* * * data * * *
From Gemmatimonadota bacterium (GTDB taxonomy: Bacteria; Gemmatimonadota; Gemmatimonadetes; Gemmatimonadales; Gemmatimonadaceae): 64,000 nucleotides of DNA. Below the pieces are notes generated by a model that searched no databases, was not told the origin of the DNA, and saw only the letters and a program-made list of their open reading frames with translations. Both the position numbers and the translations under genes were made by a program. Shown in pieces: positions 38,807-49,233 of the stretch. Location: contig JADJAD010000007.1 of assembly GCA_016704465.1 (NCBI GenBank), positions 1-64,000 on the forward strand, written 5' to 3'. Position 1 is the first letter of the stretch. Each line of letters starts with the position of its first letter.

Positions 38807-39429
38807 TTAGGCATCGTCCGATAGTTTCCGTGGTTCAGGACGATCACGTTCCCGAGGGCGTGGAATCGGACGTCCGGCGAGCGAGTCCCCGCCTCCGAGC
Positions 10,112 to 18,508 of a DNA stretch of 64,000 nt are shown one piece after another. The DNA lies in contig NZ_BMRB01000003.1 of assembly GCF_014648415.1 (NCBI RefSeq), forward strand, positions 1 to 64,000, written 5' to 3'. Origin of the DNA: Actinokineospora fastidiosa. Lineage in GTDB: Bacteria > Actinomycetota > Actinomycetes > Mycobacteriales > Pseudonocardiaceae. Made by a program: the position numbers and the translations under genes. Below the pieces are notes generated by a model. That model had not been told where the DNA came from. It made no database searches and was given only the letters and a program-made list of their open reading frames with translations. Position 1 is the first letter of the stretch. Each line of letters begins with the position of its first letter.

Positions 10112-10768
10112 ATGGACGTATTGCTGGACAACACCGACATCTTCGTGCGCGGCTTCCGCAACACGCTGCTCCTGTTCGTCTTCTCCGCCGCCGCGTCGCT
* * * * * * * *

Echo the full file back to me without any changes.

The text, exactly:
From Gemmatimonadota bacterium (GTDB taxonomy: Bacteria; Gemmatimonadota; Gemmatimonadetes; Gemmatimonadales; Gemmatimonadaceae): 64,000 nucleotides of DNA. Below the pieces are notes generated by a model that searched no databases, was not told the origin of the DNA, and saw only the letters and a program-made list of their open reading frames with translations. Both the position numbers and the translations under genes were made by a program. Shown in pieces: positions 38,807-49,233 of the stretch. Location: contig JADJAD010000007.1 of assembly GCA_016704465.1 (NCBI GenBank), positions 1-64,000 on the forward strand, written 5' to 3'. Position 1 is the first letter of the stretch. Each line of letters starts with the position of its first letter.

Positions 38807-39429
38807 TTAGGCATCGTCCGATAGTTTCCGTGGTTCAGGACGATCACGTTCCCGAGGGCGTGGAATCGGACGTCCGGCGAGCGAGTCCCCGCCTCCGAGC
Positions 10,112 to 18,508 of a DNA stretch of 64,000 nt are shown one piece after another. The DNA lies in contig NZ_BMRB01000003.1 of assembly GCF_014648415.1 (NCBI RefSeq), forward strand, positions 1 to 64,000, written 5' to 3'. Origin of the DNA: Actinokineospora fastidiosa. Lineage in GTDB: Bacteria > Actinomycetota > Actinomycetes > Mycobacteriales > Pseudonocardiaceae. Made by a program: the position numbers and the translations under genes. Below the pieces are notes generated by a model. That model had not been told where the DNA came from. It made no database searches and was given only the letters and a program-made list of their open reading frames with translations. Position 1 is the first letter of the stretch. Each line of letters begins with the position of its first letter.

Positions 10112-10768
10112 ATGGACGTATTGCTGGACAACACCGACATCTTCGTGCGCGGCTTCCGCAACACGCTGCTCCTGTTCGTCTTCTCCGCCGCCGCGTCGCT